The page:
Recommend
31 
 Thumb up
 Hide
4 Posts

Xiangqi» Forums » Reviews

Subject: A Chess Lovers Review rss

Your Tags: Add tags
Popular Tags: [View All]
Kevin Loughran
United States
St. Charles
Missouri
flag msg tools
mbmbmbmbmb
Welcome to my first review for BGG, hope you like it! This was inspired by the Geeklist http://www.boardgamegeek.com/geeklist/28968


Xiangqi (or Hsiang Chi) is the Chinese member of the Chess family of games which includes Shogi, Makrook and Chess (or Western Chess), the game most Americans and Europeans are familiar with. While all three share many similarities, the differences between them make for distinct and exciting game play.

A key difference from Western Chess is the game board, which is divided into two halves by a “river” and includes a “castle” a 3x3 area which the king and his advisors cannot leave. Also, the pieces are placed on the intersections of squares, rather than the squares themselves making a 9x9 playing field. The river denotes a boundary which cannot be crossed by one piece (the elephant) and also the promotion zone, upon crossing which pawns gain additional moves. The castle is the central domain of the king and game play revolves around checkmating him there in a manner similar to chess. While it is not my intent to go too deeply into the rules of Xiangqi, an interesting rule is that the two opposing kings may not face each other across an open file (i.e. without at least one intervening piece) and a common motif in mating patterns is attempting to force the opponents king onto such a file.

The pieces move somewhat similarly to their Western Chess counterparts, except that the knight piece may not jump (and may therefore be blocked or prohibited from moving), the ‘bishop’ piece (called the elephant) moves two squares diagonally and may not cross the river, and there is a unique piece, the ‘pao’ or cannon, which to my mind is the most fun aspect of the game. The cannon moves like a rook, vertically or horizontally an unlimited number of ‘squares’, but may only capture by jumping over another piece!

Gameplay often revolves around a combination of rooks (which move and capture exactly like Western Chess rooks) and cannons lining up in various combinations in order to force checkmate and often, a game can be decided by whomever successfully invades his opponents side of the river with a knight, which can be deadly in a final assault on the castle because of its ability to guard two points while providing a ‘fulcrum’ for the cannon to leap over in a devastating mating attack. Furthermore, unlike the slow positional play of Western Chess with it’s many varieties of defenses and slow conversion of slight advantages or Shogi, with it’s drops and mating races, Xiangqi is a very tactical game of threat and counterthreat with mates seemingly around every corner after just a few moves. Most games of Xiangqi (and I’ve played hundreds) rarely last more than an hour, even with the most ‘deliberate’ of opponents and the rules are simple enough to be easily explained in just a few minutes.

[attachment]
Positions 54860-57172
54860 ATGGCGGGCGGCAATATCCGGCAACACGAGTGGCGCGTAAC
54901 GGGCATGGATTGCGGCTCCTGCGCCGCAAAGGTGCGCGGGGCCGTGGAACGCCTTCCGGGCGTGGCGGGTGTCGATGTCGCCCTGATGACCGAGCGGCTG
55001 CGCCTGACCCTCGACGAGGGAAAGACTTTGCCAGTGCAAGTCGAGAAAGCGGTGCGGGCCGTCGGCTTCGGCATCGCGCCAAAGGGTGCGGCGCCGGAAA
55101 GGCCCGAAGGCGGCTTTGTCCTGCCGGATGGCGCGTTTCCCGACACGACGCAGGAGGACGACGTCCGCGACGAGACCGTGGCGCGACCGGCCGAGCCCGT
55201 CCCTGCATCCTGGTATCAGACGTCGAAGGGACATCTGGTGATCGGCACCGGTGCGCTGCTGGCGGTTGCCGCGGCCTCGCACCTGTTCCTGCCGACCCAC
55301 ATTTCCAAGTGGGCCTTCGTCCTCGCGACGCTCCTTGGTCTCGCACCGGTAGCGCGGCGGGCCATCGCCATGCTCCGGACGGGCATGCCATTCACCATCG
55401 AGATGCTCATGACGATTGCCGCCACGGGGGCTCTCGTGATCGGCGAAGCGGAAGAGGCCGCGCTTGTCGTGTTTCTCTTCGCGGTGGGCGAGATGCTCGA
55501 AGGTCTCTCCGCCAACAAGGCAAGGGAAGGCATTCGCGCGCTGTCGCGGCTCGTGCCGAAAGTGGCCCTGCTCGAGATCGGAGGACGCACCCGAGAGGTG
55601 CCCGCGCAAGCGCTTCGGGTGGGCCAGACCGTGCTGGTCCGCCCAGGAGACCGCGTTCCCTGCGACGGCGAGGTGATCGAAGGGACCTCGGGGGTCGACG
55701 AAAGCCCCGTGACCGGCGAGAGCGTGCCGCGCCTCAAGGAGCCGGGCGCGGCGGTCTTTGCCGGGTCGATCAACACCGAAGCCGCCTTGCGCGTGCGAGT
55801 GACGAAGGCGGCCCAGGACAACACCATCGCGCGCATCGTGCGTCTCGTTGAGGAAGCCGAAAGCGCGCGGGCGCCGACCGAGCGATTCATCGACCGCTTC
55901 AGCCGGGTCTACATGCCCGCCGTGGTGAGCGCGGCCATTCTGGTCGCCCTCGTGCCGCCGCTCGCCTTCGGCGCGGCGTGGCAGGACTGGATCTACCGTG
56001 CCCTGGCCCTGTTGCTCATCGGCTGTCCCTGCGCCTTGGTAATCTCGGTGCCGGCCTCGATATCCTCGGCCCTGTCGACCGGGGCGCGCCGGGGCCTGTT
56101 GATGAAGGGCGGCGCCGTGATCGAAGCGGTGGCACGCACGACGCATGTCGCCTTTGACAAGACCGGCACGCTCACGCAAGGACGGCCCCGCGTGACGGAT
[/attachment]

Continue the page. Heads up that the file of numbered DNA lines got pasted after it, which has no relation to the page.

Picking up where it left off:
While Xiangqi sets may be purchased which have been “westernized” to show pictures of cannons, soldiers, kings, etc… I highly recommend buying a real Chinese set. It only takes a few moments of memorization to learn the ideograms as they are unique and easily identified, but also it adds to the ambience and flavor to play the game in the form millions of players around the world enjoy it in. And as a final bonus, if you ever find yourself lost in the Middle Kingdom, a game of infinite variety and pleasure is available in almost any park or café.

As a final word, if you enjoy Western Chess or Shogi, or any other abstract game for that matter I highly recommend:

XIANGQI

Enjoy!
13 
 Thumb up
 tip
 Hide
  • [+] Dice rolls
Manabu Terao
Japan
Tokyo
flag msg tools
Kurnik(http://www.kurnik.org/intl/en/) and Brainking.com(http://brainking.com/) are the game-servers where you can play XiangQi, Western chess, and shogi at one place. Both give you the choice to use whether 'Westernized' or traditional pieces in XiangQi and shogi. It may be interesting to play those three for comparison there by yourself before and after reading the good article above by kevlar56.
3 
 Thumb up
 tip
 Hide
  • [+] Dice rolls
Richard Hutnik
United States
Albany
New York
flag msg tools
designer
Avatar
mbmbmbmbmb
I believe there is need for some transition set to help people learn the Chinese set. Each piece has too symbols for it.

By the way this website is also a place to play Chinese Chess:
http://www.worldmindmasters.net/
1 
 Thumb up
 tip
 Hide
  • [+] Dice rolls
David Poon
Canada
Vancouver
British Columbia
flag msg tools
mbmbmbmbmb
Kevlar56 wrote:

A key difference from Western Chess is the game board, which is divided into two halves by a “river” and includes a “castle” a 3x3 area which the king and his advisors cannot leave. Also, the pieces are placed on the intersections of squares, rather than the squares themselves making a 9x9 playing field.


Just a note that the board is 9x10 spaces; almost 50% bigger than Western Chess, but with the same number of pieces. This, I find, contributes greatly to the more aggressive pace you described.
1 
 Thumb up
 tip
 Hide
  • [+] Dice rolls
Front Page | Welcome | Contact | Privacy Policy | Terms of Service | Advertise | Support BGG | Feeds RSS
Geekdo, BoardGameGeek, the Geekdo logo, and the BoardGameGeek logo are trademarks of BoardGameGeek, LLC.